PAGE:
The Japanese have a very different opinion towards handheld gaming. It's not a surprise that the two main, dedicated handhelds are both Japanese and that M'Soft have not bothered to make one considering their penetration into Japan's market (or lack there of). The Western world is yet to fully embrace the concept, which is a shame.
Posted 12:41 on 22 June 2012
squidman's Avatar

squidman@ dav2612

I think it's a very different scenario at something like lunch, though. Things tend to be quieter, you'd don't have to pay any attention to where you are, you can relax a bit more and you've got a lot more time. I wouldn't play a Vita on a train but I definitely would at lunch or in the evening (if it ever gets any decent games, that is)

I wasn't really aware Dave was going to be mushing together about five minutes of me talking into one disjointed sentence: I have a 17 minute commute, so yeah, if I see someone on a train playing a Vita they're usually pretty dorky. By the time the silly thing has even loaded it's pretty much time to get off the train. And I'd never take a handheld onto the tube because the tube is too loud to really focus on games other than something really really basic and that's just not the kind of thing Vita trades in.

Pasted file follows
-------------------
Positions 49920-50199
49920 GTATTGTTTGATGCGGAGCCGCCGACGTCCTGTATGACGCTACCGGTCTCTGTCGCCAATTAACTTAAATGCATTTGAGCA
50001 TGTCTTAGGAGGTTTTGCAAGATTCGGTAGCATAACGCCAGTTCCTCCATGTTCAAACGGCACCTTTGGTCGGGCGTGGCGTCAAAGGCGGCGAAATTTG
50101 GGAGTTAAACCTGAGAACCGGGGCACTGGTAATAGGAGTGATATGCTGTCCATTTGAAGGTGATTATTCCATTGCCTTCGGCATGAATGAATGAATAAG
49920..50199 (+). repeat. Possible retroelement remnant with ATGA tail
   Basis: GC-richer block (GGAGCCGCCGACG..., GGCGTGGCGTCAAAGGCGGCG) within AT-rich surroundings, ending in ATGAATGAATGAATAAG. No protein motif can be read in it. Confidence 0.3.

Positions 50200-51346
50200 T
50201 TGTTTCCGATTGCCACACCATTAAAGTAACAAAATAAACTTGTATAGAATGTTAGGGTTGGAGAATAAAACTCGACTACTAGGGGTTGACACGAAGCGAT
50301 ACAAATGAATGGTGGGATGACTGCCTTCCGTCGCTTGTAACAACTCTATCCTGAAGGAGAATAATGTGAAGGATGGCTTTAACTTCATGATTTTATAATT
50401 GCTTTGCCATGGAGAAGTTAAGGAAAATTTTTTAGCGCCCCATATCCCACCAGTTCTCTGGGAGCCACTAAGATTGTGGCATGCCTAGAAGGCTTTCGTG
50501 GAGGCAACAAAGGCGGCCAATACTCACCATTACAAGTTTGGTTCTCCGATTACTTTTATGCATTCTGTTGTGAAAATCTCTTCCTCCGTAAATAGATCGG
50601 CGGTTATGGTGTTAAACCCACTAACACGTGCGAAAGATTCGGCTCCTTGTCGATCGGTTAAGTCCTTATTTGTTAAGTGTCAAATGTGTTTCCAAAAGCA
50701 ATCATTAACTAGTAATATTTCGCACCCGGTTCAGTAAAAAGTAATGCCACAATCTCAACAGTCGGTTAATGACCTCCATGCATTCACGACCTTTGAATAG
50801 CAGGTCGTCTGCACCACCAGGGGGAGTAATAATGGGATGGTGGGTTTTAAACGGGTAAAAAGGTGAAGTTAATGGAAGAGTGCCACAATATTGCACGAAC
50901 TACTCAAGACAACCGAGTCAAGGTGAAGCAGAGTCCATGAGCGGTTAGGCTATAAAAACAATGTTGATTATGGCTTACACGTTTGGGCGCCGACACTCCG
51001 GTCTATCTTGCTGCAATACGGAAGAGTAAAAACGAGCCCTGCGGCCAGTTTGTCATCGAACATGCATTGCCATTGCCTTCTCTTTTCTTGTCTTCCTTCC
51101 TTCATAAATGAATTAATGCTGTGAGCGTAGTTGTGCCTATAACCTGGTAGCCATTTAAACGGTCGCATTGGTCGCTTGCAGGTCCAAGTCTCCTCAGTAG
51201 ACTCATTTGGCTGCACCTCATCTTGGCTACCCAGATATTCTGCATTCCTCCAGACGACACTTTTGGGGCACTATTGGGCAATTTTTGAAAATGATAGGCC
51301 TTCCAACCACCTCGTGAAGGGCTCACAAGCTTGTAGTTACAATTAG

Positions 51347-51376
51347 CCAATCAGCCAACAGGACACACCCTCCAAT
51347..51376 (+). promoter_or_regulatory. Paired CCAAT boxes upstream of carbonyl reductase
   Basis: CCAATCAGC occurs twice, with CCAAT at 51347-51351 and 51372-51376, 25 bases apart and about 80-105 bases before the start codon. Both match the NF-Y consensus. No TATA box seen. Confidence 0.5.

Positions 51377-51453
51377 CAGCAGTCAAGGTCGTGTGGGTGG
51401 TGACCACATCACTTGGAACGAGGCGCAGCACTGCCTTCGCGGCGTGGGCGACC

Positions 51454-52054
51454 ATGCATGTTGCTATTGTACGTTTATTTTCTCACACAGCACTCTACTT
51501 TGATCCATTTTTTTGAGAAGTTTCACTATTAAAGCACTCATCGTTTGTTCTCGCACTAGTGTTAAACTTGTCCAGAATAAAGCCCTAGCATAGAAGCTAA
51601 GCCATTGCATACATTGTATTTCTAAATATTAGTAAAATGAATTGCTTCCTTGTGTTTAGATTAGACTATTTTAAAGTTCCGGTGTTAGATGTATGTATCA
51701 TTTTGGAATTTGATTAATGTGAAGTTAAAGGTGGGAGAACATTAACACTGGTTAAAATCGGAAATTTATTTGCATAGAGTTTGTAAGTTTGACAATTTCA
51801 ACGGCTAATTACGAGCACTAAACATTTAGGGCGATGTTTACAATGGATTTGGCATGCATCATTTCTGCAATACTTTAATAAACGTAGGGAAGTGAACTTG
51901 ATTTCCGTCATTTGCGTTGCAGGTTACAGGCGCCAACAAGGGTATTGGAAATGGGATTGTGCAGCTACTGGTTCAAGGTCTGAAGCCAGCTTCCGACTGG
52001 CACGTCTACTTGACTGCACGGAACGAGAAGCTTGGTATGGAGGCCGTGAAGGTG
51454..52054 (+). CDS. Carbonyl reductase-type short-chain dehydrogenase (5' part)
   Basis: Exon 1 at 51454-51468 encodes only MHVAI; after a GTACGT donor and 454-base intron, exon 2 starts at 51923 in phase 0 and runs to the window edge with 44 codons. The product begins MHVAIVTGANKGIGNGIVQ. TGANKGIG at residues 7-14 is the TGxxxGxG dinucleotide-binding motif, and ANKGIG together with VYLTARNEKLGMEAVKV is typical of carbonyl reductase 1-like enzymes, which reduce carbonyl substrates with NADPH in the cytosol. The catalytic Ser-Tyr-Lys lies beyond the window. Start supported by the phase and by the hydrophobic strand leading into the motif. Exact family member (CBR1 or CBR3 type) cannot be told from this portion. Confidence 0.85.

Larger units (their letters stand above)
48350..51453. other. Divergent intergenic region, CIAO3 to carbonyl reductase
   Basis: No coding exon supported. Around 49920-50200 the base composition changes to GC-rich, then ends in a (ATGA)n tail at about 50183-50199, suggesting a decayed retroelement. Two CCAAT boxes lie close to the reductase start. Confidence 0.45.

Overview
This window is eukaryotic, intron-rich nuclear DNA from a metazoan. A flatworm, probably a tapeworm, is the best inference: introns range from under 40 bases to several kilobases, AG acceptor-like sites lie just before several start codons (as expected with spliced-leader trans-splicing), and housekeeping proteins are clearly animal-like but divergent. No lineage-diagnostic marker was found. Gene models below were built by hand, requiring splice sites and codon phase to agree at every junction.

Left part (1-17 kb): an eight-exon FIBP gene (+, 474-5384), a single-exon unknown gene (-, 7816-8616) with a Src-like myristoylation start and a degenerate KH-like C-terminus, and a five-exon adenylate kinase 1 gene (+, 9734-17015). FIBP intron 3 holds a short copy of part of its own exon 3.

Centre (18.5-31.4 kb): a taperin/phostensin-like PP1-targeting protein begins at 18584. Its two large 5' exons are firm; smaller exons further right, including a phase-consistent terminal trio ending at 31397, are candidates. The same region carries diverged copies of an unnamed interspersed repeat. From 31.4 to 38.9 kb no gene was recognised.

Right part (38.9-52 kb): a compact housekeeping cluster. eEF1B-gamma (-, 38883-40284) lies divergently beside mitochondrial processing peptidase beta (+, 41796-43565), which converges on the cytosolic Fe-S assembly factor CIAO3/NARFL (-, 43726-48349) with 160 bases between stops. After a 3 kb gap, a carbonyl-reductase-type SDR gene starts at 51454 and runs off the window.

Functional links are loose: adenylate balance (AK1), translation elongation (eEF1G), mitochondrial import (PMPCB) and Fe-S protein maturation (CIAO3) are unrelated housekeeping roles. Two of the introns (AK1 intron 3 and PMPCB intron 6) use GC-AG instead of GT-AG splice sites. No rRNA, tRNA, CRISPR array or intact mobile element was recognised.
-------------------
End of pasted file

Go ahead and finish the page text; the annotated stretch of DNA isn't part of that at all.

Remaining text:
If I was doing the 4ish hour journey from London to Dorset to see my family, well, it would be a very different scenario. Or a plane. Or something like that. But when standing up on a train in the morning? Yeah, in my experience we're looking at pretty dorky people here. Sorry.

I have less problem with phones because they tend to fit with how I use my phone on a train - it's not because I think phones are totally cool and Vita is totally lame. I could do a single level of something with one hand while I'm squeezed up against a door and my other arm is holding the bar, and then I'll usually flick over to Twitter or E-mail or read an article with Instapaper or something. Activities where I don't need to be fully engaged with what's going on and I can keep myself aware of where the train is. If Vita could ever do that (it certainly can't at the moment) I'd be more likely to use it in that way.